Male and female runners done red dresses in the streets of New Orleans for the annual Red Dress Run.
At first, this was a confusing sight.

Bloggers Daniella Maney, ‘20 and Mark McPhillips, ‘20 embarked on a road trip this summer with their friend Samuel Piller, ‘20 before coming back to Conn. We will publish a series of posts about what they experienced along the way.... (Read Post 1)

Our second day in New Orleans managed to be even crazier than the first. When we arrived back in the French Quarter, we immediately realized that there was a big event happening on account of the many people parading around the streets in red dresses. Coincidentally, our visit happened to be on the same day as the Red Dress Run. The Red Dress Run, according to New Orleans Online, is organized by a group that is a "self-proclaimed drinking club with a running problem." It was definitely a hilarious sight to see hundreds of tipsy men and women running around in red dresses through the streets of New Orleans for charity. This event was awesome to see and really brought the New Orleans energy that I had missed our first day exploring the city. We danced through the streets to songs blasting from the huge portable speakers of runners. Our soundtrack of the day consisted of songs like "Pour Some Sugar on Me" by Def Leppard and "It's Raining Men" by The Weather Girls. We wove our way through the crowd back to Marie Laveau's House of Voodoo for Mark to buy a box of Tarot Cards, which he decided was worth it (he says he's going to use them at Connecticut College all of the time) and I bought a sticker for my fridge at school.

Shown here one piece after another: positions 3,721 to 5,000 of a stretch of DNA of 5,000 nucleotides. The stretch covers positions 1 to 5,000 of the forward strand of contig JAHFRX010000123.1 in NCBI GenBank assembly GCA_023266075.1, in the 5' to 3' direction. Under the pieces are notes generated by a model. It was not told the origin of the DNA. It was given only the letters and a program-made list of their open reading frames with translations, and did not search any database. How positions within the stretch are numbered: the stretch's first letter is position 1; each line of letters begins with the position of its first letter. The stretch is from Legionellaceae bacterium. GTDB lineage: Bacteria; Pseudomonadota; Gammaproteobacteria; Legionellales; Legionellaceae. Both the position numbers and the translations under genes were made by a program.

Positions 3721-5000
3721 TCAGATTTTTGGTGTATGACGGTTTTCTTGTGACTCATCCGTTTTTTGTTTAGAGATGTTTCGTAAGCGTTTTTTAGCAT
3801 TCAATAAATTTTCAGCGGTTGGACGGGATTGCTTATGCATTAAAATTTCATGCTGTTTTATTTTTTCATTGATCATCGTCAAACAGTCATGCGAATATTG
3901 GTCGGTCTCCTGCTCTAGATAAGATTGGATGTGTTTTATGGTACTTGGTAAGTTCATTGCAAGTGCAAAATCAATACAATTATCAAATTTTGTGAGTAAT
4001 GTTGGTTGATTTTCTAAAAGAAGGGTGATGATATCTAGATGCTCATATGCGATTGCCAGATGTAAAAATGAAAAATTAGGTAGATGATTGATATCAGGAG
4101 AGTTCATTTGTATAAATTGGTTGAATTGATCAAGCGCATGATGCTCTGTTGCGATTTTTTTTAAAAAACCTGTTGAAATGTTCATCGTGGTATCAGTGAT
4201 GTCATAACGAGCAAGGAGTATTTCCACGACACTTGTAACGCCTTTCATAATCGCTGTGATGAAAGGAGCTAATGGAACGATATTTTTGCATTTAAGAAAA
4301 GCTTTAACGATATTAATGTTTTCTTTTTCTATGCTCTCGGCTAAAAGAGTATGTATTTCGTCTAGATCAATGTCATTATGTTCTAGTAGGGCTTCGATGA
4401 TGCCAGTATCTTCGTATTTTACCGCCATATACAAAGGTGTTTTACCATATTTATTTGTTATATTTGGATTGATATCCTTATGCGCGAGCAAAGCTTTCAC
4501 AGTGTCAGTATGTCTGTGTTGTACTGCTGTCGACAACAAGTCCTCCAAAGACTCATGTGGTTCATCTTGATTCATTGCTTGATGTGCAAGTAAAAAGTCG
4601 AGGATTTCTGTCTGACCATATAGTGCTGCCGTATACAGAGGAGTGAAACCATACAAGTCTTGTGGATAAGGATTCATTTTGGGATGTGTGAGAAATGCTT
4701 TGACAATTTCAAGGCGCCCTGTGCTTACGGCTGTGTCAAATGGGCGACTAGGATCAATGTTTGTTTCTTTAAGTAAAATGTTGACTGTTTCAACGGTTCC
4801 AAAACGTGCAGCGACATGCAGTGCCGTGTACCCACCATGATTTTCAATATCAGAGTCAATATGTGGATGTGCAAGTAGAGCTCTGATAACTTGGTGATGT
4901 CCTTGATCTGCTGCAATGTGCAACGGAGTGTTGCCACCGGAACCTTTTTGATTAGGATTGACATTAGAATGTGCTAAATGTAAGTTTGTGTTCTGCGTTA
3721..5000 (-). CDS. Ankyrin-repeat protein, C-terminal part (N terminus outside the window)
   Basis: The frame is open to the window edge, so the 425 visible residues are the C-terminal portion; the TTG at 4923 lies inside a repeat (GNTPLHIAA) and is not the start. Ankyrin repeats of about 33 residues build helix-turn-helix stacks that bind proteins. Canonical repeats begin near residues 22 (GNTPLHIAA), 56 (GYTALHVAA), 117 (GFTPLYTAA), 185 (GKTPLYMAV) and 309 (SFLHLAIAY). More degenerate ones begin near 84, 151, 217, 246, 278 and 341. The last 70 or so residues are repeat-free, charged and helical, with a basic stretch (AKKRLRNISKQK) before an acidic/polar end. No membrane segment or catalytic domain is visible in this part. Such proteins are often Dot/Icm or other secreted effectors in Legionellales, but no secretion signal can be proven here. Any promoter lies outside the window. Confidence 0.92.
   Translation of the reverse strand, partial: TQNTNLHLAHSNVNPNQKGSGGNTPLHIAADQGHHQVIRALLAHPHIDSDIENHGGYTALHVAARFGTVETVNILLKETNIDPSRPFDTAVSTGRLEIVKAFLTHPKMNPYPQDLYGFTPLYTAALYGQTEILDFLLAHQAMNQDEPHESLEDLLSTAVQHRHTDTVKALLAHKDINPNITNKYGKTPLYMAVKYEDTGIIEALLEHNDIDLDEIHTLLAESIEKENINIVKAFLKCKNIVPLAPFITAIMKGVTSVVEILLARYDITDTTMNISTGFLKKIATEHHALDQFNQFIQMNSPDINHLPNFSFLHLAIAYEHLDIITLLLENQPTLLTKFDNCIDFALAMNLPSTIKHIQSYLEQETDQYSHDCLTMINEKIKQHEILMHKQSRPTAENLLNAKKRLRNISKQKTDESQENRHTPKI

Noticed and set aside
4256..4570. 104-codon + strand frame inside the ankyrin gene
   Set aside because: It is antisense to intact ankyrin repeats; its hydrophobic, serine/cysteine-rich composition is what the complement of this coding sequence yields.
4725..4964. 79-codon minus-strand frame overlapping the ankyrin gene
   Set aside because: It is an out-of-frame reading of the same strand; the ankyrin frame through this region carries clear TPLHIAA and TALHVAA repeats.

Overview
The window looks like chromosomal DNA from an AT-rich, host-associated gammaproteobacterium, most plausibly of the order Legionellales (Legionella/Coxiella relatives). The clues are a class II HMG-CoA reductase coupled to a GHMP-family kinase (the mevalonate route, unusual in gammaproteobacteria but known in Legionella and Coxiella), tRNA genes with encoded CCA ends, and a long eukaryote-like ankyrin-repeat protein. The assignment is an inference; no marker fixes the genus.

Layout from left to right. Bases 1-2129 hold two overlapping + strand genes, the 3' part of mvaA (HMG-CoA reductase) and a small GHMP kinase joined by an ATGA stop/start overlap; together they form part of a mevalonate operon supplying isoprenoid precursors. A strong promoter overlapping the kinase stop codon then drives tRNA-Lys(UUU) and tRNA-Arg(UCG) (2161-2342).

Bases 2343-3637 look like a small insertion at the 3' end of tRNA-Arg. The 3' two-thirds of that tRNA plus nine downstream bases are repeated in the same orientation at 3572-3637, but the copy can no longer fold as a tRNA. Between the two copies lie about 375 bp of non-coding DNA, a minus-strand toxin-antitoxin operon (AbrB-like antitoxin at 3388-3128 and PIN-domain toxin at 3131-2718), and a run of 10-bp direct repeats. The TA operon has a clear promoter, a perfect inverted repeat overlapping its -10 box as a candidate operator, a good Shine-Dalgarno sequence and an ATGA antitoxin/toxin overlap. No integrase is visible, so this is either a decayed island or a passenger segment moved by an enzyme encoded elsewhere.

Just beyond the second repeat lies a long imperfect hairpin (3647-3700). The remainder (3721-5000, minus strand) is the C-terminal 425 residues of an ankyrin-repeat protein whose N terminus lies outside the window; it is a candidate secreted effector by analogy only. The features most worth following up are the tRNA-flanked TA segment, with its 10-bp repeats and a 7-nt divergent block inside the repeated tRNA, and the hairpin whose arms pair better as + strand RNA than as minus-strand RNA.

The day before we were too stuffed to eat the last famous NOLA food that was on our foodie list, beignets. The fluffy, warm sugar-topped pastry sounded too good to resist so we walked to Cafe Beignet and ordered three beignets for $5, which was a really good deal. We walked around eating our beignets, then realized that our parking meter was up so we ran to the car and reluctantly left New Orleans. While sadly driving away from Louisiana we made plans to come back with our other friends from Conn knowing we could show them all the cool places we have seen and all of the great food. Our next destination was Mississippi, one of our shortest drives at 3 1/2 hours. It felt like a drive to the supermarket compared to our drive from Oklahoma to New Orleans.

We arrived in Mississippi early and lazed around for a little bit before getting hungry again. Mark found a place online called the Iron Horse Grill with tons of different kinds of foods so we knew we had to eat there. The atmosphere inside the Grill was fancy and laid-back at the same time. There was a big stage where a live blues musician was performing. We were seated by a very chatty waiter who immediately knew we weren't from Mississippi, especially because of Mark's choice of a grilled chicken over fried chicken. Samuel and I both got the Navajo Chicken which was very good. It was two full pieces of chicken smothered in cheese, onions, and mushrooms with loaded potato and grilled zucchini side. While chatting, our waiter told us about the music history of Mississippi. None of us knew that Mississippi was as big of a music hub as it is. He talked to us about a musician named Robert Johnson and his contributions to the Mississippi music scene. Then he instructed us to check out the museum of Mississippi musicians on the second floor of the restaurant. After we ate, we went up to the museum. It was filled with wax figures and we realized that a lot of musicians we like are from Mississippi. Some musicians I didn't know were from Mississippi, like The Allman Brothers, Jimmy Buffett, Britney Spears, and the lead singer of Paramore. After reading some plaques, we left the restaurant to go back to our hotel home and laid our food babies to rest.